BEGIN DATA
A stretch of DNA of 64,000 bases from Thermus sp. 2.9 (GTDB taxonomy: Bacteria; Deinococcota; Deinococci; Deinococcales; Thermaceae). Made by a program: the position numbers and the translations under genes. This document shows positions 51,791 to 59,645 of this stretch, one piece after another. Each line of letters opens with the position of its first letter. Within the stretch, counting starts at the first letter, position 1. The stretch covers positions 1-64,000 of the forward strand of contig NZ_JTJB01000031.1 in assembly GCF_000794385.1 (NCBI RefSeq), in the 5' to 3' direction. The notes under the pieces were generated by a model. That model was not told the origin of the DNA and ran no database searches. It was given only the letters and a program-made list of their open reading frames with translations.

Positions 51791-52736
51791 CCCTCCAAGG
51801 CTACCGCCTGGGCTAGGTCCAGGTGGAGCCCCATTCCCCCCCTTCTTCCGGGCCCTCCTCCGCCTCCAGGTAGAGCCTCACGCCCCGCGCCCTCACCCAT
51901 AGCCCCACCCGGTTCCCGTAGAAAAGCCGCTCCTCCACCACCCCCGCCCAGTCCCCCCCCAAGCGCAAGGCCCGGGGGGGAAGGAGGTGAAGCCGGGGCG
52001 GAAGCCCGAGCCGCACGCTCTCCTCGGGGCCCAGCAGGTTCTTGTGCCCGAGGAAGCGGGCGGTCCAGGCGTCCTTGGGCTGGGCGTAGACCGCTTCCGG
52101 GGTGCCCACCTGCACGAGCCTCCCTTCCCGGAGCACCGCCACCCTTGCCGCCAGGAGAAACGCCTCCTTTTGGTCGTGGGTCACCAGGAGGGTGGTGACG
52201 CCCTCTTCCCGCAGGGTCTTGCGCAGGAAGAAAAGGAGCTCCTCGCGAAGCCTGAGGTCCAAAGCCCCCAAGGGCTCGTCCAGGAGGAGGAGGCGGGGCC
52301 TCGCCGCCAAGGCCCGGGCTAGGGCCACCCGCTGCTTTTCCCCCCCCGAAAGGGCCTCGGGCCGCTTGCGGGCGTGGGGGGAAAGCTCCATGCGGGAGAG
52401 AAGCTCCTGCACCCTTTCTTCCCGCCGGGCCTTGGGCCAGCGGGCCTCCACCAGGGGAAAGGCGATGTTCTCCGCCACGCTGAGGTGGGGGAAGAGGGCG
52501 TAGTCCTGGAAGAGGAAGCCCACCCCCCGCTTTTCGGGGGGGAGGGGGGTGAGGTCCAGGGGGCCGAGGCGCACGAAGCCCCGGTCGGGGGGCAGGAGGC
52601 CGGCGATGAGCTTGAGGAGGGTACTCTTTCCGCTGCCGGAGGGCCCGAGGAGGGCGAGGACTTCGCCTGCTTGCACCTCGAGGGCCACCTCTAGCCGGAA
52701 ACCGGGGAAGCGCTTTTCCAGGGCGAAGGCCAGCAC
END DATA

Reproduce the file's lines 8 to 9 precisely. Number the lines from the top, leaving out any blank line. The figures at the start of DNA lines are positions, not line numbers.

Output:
52201 CCCTCTTCCCGCAGGGTCTTGCGCAGGAAGAAAAGGAGCTCCTCGCGAAGCCTGAGGTCCAAAGCCCCCAAGGGCTCGTCCAGGAGGAGGAGGCGGGGCC
52301 TCGCCGCCAAGGCCCGGGCTAGGGCCACCCGCTGCTTTTCCCCCCCCGAAAGGGCCTCGGGCCGCTTGCGGGCGTGGGGGGAAAGCTCCATGCGGGAGAG